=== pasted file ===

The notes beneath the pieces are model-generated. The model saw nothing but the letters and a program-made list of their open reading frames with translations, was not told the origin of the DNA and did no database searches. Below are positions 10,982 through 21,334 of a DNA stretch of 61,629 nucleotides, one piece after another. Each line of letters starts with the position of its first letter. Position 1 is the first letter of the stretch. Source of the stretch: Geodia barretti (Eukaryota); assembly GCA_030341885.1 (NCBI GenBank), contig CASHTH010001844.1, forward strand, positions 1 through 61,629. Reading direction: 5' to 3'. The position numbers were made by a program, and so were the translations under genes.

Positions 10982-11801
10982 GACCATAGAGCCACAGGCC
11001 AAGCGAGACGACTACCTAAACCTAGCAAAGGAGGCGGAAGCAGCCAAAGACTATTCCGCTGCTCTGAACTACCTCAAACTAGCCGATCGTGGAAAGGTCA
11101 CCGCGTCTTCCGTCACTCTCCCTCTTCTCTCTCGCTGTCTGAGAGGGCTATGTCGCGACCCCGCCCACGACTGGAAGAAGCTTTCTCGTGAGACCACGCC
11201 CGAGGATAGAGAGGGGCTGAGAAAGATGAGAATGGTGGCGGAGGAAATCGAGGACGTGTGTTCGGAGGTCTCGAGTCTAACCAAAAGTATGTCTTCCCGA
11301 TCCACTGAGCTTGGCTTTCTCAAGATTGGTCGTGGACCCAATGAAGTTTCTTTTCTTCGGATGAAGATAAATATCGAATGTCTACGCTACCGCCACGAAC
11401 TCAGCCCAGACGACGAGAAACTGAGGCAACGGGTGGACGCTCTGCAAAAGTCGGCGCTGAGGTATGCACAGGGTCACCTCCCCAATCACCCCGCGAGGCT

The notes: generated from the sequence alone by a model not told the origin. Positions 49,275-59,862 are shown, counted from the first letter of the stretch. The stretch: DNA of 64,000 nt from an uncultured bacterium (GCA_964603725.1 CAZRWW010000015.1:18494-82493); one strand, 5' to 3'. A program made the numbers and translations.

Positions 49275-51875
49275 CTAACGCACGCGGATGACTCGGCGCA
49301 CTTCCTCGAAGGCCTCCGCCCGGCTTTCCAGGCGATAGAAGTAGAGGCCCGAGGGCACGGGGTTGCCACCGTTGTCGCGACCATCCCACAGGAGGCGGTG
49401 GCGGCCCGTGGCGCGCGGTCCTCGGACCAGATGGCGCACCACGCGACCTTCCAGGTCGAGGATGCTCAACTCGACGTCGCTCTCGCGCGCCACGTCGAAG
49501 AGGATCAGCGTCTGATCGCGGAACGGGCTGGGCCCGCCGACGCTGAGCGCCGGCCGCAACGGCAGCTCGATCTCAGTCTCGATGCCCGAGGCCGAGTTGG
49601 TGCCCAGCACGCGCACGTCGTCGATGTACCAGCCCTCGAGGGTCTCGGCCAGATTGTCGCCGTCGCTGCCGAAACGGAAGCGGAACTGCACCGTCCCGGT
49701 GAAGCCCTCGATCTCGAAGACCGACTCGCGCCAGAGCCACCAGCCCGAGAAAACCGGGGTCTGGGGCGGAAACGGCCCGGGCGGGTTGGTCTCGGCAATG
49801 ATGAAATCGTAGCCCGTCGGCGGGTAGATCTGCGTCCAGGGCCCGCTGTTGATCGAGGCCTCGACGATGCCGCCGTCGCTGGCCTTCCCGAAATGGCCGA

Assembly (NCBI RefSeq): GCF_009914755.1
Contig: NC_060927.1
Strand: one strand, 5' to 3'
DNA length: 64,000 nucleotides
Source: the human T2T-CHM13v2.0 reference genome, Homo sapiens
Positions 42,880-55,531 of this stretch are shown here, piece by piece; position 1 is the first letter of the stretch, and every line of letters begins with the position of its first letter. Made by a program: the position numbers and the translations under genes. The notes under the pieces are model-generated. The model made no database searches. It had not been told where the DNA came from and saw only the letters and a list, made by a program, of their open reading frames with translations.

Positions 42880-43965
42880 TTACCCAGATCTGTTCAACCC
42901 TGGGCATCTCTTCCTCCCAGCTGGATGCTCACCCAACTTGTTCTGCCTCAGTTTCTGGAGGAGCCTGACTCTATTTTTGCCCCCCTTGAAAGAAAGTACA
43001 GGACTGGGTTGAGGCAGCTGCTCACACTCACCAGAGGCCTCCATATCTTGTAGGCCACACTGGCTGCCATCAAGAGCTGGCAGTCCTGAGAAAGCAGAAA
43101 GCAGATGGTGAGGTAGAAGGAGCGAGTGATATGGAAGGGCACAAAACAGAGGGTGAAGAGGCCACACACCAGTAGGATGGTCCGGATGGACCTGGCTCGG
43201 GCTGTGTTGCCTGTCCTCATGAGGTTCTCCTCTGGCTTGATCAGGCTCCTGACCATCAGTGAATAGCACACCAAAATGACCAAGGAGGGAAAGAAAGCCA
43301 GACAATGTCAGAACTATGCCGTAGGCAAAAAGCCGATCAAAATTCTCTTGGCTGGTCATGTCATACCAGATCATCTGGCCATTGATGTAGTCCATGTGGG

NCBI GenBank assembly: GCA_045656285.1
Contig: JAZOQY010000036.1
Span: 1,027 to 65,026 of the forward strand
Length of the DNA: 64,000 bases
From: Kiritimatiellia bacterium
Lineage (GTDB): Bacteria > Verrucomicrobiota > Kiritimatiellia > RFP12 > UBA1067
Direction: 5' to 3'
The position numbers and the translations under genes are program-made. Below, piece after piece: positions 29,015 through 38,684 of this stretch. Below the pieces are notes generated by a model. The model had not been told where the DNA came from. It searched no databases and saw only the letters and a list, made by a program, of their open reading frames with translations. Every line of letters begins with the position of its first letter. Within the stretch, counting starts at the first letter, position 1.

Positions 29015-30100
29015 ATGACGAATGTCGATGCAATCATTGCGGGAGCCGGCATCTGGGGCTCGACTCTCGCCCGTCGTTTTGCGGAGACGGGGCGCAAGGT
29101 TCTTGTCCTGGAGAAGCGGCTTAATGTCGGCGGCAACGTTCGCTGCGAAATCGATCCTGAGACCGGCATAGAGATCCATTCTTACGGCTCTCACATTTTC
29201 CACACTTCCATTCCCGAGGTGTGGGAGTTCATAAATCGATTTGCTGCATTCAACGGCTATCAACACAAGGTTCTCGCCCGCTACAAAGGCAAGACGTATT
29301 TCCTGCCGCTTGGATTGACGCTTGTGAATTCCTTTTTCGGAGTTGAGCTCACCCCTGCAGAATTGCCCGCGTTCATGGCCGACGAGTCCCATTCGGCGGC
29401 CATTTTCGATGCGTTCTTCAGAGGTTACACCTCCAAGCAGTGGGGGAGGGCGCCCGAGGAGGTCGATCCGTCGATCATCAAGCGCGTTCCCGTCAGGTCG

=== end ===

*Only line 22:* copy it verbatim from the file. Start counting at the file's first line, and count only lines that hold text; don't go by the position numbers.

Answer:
Source: the human T2T-CHM13v2.0 reference genome, Homo sapiens